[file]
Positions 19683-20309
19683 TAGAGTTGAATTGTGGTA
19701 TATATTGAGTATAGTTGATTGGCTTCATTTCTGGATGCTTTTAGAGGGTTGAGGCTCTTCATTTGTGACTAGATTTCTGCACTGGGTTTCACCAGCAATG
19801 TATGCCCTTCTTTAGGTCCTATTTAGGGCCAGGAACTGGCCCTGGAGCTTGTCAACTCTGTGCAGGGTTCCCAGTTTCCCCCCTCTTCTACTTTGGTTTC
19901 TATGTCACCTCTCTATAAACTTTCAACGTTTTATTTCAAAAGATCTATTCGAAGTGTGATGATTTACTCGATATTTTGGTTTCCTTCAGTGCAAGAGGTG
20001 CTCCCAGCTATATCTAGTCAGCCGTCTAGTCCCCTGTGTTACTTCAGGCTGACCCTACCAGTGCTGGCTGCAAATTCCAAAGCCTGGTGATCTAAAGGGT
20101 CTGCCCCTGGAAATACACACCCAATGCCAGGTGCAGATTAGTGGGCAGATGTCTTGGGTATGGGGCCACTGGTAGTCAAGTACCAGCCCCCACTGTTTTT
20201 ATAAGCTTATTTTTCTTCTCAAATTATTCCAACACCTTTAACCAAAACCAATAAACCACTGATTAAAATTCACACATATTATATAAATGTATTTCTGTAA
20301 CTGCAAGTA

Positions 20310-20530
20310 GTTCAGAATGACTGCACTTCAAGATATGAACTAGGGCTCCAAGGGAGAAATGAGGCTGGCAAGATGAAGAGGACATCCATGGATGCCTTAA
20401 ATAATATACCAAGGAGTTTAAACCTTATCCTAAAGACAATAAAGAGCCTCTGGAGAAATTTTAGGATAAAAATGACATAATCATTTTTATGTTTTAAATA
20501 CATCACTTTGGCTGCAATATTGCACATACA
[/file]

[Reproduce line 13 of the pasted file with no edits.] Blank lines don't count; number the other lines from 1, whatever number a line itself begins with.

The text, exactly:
20501 CATCACTTTGGCTGCAATATTGCACATACA